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Pflügers Archiv

, Volume 385, Issue 2, pp 95–104 | Cite as

A comparison of the response characteristics of cerebellar fastigial and vermal cortex neurons to sinusoidal stimulation of macular vestibular receptors

  • M. Stanojević
  • L. Erway
  • B. Ghelarducci
  • O. Pompeiano
  • W. D. WillisJr.
Excitable Tissues and Central Nervous Physiology

Abstract

  1. 1.

    The responses of neurons located in the rostral part of the fastigial nucleus to sinusoidal tilt of the animal were recorded in precollicular decerebrate cats and compared with those elicited by the same stimulation in Purkinje (P) cells located in the vermal cortex of the cerebellar anterior lobe. In particular, by fixing the head and the body of the animal to the tilting table and by rotating the animal around its longitudinal axis, it was possible to elicit a selective labyrinth input without eliciting a neck input.

     
  2. 2.

    Among the 60 fastigial neurons tested, 43 units responded to sinusoidal tilt at the frequency of 0.026 Hz and at the peak amplitude of displacement of 10°–15°. On the other hand, among 106 P-cells tested for a mossy fiber (MF) response to the labyrinth input, 32 units were affected by the same parameters of stimulation. In both instances the response consisted in a periodic modulation of the discharge frequency, which was related to the position of the animal. Most of the responses of the fastigial units to the labyrinth input were characterized by a peak excitation in phase with side-down tilt of the animal and by inhibition during side-up tilt, whereas most of the MF-responses of the P-cells to the labyrinth input showed just the opposite behavior.

     
  3. 3.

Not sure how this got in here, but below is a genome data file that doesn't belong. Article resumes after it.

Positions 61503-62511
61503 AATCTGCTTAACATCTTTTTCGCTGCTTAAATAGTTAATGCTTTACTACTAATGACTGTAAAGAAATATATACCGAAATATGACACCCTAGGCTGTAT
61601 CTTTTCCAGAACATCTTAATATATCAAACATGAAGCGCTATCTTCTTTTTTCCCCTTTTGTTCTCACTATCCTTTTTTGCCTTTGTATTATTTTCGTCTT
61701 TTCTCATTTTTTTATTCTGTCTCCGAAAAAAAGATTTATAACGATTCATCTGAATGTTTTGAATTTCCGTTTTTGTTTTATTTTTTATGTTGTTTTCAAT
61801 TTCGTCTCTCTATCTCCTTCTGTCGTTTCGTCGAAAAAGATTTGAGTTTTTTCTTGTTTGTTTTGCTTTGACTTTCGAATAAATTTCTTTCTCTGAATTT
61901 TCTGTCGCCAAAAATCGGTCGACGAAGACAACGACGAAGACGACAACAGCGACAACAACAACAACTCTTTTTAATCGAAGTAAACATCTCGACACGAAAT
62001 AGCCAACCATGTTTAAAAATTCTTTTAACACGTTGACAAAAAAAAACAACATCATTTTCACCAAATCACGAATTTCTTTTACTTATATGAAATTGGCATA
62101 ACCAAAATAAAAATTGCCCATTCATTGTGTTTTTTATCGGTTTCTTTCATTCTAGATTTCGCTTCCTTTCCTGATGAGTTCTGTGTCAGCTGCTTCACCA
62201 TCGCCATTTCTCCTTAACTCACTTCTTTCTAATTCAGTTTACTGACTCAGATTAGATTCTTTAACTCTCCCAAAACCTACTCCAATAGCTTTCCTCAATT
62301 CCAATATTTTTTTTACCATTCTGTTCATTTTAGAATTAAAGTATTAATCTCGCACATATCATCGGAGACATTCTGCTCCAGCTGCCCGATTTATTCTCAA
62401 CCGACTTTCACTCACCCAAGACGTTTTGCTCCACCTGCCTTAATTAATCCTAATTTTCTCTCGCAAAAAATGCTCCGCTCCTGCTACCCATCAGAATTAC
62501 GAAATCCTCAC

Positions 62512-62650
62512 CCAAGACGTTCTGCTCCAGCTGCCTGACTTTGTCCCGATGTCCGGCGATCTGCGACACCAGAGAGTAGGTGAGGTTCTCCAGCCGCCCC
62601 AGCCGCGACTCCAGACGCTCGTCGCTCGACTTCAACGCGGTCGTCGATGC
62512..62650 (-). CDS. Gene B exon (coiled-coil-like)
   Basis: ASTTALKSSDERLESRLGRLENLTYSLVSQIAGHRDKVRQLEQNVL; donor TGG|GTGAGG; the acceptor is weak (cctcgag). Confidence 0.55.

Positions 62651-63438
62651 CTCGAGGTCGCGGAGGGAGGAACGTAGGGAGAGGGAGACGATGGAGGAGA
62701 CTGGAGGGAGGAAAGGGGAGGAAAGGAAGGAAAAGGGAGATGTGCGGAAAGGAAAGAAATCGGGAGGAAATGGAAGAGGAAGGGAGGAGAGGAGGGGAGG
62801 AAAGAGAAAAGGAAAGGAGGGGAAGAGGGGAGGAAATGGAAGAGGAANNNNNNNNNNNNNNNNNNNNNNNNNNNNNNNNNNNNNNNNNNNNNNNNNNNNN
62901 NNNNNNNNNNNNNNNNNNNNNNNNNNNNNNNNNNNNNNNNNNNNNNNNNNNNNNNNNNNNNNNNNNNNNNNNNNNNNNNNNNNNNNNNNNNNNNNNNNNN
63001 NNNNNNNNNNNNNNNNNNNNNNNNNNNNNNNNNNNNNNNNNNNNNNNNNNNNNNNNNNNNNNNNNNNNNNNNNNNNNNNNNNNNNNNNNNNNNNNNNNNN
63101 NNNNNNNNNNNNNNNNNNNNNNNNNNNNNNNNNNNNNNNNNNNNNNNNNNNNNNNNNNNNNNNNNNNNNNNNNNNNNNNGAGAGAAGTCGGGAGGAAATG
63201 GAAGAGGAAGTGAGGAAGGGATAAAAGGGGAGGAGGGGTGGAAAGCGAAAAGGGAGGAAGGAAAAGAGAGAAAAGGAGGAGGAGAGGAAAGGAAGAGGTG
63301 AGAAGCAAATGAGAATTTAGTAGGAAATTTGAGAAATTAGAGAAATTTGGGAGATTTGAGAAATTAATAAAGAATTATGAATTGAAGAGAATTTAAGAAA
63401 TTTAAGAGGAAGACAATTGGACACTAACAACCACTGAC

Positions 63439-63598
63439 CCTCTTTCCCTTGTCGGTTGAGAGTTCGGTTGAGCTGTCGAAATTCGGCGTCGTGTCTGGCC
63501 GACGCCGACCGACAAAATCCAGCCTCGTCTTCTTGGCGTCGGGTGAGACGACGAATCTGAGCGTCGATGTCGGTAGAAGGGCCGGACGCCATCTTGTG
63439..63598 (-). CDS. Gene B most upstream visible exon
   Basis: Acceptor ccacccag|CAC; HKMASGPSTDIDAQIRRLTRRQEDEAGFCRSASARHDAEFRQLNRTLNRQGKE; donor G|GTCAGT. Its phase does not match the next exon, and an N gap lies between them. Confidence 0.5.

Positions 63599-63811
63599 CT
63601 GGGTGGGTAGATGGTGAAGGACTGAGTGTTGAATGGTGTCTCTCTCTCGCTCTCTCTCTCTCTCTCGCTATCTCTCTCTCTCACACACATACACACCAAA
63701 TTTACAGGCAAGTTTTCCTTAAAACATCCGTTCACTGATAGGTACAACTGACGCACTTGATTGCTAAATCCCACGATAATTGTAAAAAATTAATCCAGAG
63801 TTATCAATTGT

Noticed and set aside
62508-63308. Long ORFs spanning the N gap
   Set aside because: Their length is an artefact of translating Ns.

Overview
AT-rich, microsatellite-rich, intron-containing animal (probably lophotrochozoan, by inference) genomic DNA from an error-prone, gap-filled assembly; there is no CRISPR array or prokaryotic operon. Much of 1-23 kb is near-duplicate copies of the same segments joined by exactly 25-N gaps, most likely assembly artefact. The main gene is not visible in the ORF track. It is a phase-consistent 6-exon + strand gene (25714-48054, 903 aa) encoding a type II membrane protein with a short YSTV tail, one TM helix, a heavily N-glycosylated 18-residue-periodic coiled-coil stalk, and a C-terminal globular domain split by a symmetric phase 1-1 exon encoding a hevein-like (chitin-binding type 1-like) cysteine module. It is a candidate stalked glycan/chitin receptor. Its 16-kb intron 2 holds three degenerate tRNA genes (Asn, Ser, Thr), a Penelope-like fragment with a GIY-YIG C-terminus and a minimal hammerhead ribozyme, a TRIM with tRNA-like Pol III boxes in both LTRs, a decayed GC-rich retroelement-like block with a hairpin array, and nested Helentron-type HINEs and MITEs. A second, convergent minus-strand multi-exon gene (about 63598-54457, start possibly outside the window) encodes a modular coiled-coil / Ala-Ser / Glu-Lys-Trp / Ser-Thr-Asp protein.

The threshold amplitude of tilt responsible for these responses varied in different units from 1° to 3° at the frequency of 0.026 Hz. The sensitivity of the first harmonic of the unit responses to tilt, expressed in percentage change of the average firing rate per degree of displacement, corresponded on the average to 1.73±1.16, S.D., for the fastigal neurons and to 1.61±0.94, S.D., for the P-cells. These values did not change or were only slightly modified as a result of increasing amplitude of stimulation from 1°–3° to 15°–25° at a frequency of 0.026 Hz. Moreover, changes in amplitude of stimulation at the parameters reported above did not greatly modify the phase angle of the first harmonic of the responses relative to the side-down position of the animal. Units located in the medial corticonuclear zone of the cerebellum did not show any change in sensitivity and phase angle of the responses by increasing the frequency of tilt from 0.015 to 0.20 Hz at the fixed amplitude of 10°–15°, thus indicating that these responses depended upon stimulation of macular receptors. In other units, however, these changes in frequency of rotation modified the phase angle of the responses, which became related to velocity rather than to the positional signal, due to stimulation of semicircular canal receptors.

     
  4. 4.

    The observation that most of the responsive fastigial neurons increased their firing rate, while most of the responding P-cells located in the vermal cortex of the cerebellar anterior lobe decreased their firing rate during side-down rotation of the animal is discussed in relation to the postural changes of the limbs elicited during asymmetric stimulation of macular receptors.

     

Key words

Cerebellum Medial corticonuclear zone Macular vestibular input 

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Copyright information

© Springer-Verlag 1980

Authors and Affiliations

  • M. Stanojević
    • 1
  • L. Erway
    • 1
  • B. Ghelarducci
    • 1
  • O. Pompeiano
    • 1
  • W. D. WillisJr.
    • 1
  1. 1.Istituto di Fisiologia Umana, Cattedra IIUniversità di PisaPisaItaly

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